No matter the cost.

Sustained CDF presence in neutral space brings back bad memories of Terran Coalition overreach in the fiercely independent outposts. But to flush out the culprits responsible for the horrific tragedy, Justin and the Greengold will go wherever the evidence takes them.

Even when their actions threaten to start another war.

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Art (Lithub): But it isn’t only great detective novels that have gotten the pulp treatment. Classic works of literary fiction have existed as pulps from the very beginning of pulp—the new paperback publishers of the 1940s and 50s printed them right along with classic crime and some genuinely lowbrow (and sometimes quite lurid) new novels, often commissioning the very same artists to design their covers.

T.V. (DMR Books): Black Sails, which aired across four seasons 2014-17, is a bastard child of two lineages: It is a prequel to Robert Louis Stevenson’s classic Treasure Island, and it is also a tale of the historical Republic of Pirates founded at Nassau in the Bahamas in the early 18th Century.

Social Media (Emperor Ponders): One of the most notable changes in subcultures and entertainment during the past fifteen years has been the enrolling of its fans as important marketing agents, something most do for free, but others actually get paid.

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The February 1957 issue of Science Fiction Adventures again featured three “complete new action novels.”

The cover by William Bowman for Robert Silverberg’s “Slaves of the Star Giants” was not as good as the first issue.

“Two Worlds in Peril” by James Blish and Phil Barnhart started the issue. James Blish might be best remembered for the Star Trek adaptations in paperback form. I read the first Star Trek book decades ago.

Blish also wrote as “William Atherton” trashing a good amount of past and present science fiction ala Damon Knight.   I have also read The Best of James Blish. “Two Worlds in Peril” has a mission from Earth to Venus to find if it is inhabitable. Earth lost contact with an attempted colonization of Venus a few hundred years before. A gas escaping from Earth’s core dooms the planet to eventual death. Earthman Heimdall crashes in Venus finding human descendants living underwater due to physiological changes, namely gills. He gets caught up in a war between the Earth descendants and the native Venusian Horlites. The story was mildly entertaining. Blish had explored water breathing Earthmen in the story “Surface Tension” (1952). Blish reused the idea. Read More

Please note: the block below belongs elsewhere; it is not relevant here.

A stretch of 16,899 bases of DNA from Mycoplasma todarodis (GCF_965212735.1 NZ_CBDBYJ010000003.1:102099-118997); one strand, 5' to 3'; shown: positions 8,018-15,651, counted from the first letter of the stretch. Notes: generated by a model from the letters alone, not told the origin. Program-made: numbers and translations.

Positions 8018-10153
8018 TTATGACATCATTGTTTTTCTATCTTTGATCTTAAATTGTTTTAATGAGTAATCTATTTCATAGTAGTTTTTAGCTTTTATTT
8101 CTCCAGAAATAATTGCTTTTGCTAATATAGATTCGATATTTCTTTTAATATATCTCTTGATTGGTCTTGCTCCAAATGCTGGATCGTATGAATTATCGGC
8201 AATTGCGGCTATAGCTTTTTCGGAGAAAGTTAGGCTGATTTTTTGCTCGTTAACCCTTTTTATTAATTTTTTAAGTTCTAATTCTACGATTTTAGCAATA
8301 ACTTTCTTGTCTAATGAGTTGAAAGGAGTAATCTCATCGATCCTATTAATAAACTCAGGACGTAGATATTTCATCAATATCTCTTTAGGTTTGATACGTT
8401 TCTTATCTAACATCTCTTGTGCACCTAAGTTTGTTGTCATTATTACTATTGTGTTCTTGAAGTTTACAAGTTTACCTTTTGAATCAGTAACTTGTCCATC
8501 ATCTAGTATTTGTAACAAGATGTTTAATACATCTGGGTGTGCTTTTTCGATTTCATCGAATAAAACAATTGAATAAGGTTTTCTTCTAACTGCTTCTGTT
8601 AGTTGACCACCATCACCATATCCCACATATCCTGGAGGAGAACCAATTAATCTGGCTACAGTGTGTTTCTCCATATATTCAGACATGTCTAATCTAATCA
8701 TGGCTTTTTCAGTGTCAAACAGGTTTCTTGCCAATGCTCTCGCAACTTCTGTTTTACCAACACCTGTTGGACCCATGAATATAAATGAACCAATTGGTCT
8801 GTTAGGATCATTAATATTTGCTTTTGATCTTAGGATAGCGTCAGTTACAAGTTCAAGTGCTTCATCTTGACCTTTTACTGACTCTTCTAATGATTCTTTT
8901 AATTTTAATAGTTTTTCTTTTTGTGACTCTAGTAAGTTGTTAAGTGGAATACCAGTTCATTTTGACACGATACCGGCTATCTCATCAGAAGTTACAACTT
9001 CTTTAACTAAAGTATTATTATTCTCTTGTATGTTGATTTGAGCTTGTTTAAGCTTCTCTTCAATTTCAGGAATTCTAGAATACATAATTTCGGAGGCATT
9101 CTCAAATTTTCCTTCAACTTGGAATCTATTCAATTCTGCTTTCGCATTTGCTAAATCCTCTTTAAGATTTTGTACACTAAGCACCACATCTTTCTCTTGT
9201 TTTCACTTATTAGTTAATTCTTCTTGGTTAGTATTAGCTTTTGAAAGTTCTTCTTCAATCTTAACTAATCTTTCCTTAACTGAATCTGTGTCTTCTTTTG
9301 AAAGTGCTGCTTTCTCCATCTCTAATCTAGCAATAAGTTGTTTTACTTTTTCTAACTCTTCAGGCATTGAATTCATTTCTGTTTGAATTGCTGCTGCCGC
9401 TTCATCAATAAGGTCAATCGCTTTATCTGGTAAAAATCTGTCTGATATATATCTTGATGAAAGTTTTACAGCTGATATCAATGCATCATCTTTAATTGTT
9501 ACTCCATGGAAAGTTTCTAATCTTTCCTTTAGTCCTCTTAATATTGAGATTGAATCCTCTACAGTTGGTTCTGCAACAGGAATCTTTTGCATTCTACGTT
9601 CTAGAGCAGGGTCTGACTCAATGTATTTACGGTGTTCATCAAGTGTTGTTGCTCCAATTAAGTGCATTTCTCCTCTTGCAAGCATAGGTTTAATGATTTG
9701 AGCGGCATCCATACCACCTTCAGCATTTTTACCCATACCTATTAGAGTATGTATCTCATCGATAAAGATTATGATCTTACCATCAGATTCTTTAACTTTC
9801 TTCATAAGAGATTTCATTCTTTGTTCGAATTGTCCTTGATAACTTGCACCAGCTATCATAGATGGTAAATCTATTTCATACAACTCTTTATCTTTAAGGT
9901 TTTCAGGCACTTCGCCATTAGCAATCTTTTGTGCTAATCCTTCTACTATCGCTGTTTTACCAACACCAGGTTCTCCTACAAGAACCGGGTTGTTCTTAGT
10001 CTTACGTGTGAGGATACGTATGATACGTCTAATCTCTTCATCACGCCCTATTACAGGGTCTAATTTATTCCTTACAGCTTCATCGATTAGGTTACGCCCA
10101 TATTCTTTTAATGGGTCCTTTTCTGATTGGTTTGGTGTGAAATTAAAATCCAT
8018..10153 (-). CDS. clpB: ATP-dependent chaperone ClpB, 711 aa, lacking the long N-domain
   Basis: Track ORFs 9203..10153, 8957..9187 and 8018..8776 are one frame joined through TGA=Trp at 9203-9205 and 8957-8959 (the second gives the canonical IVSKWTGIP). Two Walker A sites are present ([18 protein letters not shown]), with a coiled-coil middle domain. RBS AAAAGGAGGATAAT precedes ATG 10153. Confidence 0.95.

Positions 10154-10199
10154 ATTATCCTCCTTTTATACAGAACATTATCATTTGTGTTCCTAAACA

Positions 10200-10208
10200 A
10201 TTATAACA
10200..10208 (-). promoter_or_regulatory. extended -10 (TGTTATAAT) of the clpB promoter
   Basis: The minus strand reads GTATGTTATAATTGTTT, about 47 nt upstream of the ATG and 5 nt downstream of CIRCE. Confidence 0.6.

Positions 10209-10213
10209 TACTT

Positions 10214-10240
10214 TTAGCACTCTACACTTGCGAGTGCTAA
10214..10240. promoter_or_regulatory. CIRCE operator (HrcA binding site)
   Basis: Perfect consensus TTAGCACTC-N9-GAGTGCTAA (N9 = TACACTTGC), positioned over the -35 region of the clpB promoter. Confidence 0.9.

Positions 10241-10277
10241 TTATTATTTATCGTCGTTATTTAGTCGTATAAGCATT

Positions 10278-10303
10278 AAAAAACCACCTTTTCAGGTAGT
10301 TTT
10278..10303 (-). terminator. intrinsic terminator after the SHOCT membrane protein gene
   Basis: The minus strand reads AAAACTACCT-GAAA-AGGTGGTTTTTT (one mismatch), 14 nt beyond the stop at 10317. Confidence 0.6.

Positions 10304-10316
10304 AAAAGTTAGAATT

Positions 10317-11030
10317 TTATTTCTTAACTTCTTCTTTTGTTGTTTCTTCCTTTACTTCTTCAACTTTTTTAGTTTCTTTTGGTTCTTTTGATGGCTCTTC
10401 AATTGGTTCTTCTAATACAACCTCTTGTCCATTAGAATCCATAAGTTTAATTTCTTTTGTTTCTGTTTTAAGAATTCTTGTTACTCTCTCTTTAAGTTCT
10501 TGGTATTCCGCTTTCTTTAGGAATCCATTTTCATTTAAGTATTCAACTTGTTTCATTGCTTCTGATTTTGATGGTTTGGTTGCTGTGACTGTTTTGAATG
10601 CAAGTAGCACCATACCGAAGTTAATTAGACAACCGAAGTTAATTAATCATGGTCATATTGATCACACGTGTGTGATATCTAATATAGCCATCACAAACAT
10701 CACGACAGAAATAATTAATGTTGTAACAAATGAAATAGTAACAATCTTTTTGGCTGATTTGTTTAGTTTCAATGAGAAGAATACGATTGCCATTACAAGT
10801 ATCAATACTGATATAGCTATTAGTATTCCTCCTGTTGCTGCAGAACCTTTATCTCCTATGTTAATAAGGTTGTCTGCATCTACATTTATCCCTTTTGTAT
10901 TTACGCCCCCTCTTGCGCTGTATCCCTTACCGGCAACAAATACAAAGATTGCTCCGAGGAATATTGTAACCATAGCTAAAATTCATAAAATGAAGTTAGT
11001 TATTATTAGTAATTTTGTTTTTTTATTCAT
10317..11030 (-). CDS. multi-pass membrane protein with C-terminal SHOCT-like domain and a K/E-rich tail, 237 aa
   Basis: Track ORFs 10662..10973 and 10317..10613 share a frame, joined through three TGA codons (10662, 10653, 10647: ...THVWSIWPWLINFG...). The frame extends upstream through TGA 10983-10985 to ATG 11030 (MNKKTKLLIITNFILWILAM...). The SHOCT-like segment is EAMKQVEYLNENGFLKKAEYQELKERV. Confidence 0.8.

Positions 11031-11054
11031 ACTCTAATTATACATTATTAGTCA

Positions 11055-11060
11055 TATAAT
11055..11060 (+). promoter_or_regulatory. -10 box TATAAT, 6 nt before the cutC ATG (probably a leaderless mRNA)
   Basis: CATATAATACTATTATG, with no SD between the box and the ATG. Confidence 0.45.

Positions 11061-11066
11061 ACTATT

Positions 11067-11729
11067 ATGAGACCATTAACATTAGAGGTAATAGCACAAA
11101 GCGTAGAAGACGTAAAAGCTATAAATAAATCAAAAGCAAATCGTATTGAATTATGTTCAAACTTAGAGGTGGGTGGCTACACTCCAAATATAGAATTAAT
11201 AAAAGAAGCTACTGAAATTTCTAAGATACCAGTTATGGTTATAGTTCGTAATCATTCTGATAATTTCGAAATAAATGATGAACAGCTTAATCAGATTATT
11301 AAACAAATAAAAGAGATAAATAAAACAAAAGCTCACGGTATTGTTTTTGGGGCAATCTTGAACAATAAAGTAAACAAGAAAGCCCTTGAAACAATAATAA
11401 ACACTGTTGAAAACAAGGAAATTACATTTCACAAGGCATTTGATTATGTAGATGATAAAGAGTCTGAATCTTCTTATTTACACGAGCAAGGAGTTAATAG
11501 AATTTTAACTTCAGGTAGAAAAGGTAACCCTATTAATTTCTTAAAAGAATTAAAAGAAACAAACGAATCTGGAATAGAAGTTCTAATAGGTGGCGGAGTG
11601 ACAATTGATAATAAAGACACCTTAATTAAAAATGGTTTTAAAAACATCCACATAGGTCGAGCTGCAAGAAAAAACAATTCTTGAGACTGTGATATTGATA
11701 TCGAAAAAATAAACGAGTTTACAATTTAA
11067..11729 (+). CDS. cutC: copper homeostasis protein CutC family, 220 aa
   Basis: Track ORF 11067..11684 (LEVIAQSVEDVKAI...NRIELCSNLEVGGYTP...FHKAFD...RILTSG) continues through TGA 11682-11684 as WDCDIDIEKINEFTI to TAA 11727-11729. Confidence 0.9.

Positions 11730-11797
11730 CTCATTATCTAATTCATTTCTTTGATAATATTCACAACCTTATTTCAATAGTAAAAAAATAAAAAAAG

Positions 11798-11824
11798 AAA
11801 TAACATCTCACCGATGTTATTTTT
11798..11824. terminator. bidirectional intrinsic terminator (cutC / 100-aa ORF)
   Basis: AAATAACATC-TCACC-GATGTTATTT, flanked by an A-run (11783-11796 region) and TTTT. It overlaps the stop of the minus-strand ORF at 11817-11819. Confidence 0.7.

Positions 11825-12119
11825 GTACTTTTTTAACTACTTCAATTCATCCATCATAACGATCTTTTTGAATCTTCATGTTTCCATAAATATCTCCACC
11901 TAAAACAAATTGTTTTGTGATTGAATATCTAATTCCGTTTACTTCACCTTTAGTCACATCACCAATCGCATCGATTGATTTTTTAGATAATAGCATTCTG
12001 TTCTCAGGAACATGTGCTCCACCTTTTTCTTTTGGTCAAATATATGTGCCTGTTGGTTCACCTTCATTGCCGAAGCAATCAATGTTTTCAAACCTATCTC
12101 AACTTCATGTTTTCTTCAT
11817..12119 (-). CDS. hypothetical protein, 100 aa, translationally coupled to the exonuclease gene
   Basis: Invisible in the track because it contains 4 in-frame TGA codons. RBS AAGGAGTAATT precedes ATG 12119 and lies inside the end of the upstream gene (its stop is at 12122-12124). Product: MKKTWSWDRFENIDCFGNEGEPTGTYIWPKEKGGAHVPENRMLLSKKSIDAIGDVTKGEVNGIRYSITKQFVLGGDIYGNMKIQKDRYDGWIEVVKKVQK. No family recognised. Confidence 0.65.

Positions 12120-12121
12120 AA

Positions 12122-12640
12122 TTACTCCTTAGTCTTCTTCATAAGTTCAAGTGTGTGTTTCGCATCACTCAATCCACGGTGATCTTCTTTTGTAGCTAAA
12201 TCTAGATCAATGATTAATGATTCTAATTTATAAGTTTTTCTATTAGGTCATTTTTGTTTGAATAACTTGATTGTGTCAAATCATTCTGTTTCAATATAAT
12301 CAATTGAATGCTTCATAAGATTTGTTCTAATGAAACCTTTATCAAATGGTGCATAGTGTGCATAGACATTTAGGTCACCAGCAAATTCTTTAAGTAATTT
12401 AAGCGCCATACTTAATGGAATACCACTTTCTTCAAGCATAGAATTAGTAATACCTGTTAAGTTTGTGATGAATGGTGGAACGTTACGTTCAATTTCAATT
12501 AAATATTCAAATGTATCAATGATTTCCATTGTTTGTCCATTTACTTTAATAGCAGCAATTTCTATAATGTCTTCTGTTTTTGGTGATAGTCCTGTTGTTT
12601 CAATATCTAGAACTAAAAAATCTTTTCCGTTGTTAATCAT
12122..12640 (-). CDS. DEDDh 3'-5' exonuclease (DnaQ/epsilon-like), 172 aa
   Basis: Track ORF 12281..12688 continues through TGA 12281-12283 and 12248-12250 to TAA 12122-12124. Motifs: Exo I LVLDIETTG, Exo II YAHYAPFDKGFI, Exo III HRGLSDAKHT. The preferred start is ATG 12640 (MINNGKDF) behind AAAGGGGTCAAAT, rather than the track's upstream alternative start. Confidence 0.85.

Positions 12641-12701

Science fiction’s most popular hero returns in this week’s science fiction and fantasy releases.

Blood and Steel (Tranquility #1) – Josh Hayes and Devon C. Ford

They came to start a new life. Now they have to fight for it.

Joel Lander wants nothing more than a fresh start, far from Earth and wars that have left humanity’s birthplace in shambles. Leaving on the second mission to the distant world of Tranquility, Lander and his family plan to build a brand-new life for themselves.

Boasted to be everything Earth wasn’t—clean, unsullied, safe—Lander learns upon arrival that Tranquility is anything but. New Independence has gone dark and it soon becomes clear that he will have to fight a terrifying enemy to save their new home, forcing him back into the very life he’d thought he’d left behind on Earth.

The Dryad Queen (The King’s Blood #1) – Jon Del Arroz and Morgon Newquist

Magickless and fatherless, gold is Evadne’s way to freedom.

She’s never fit in at home, but her skill at herbalism can buy her way out of a quiet, boring life in her village. But the dead that wander the forests between her home and the city are restless, and instead of earning her fortune, she ends up saving a wayward boy named Tristen from their hunger.

This simple act of saving his life plunges Evadne into a fight for the crown and links her and Tristen forever. And instead of her own destiny, thousands of lives hang in the balance.

She must make a choice: her freedom, or the crown?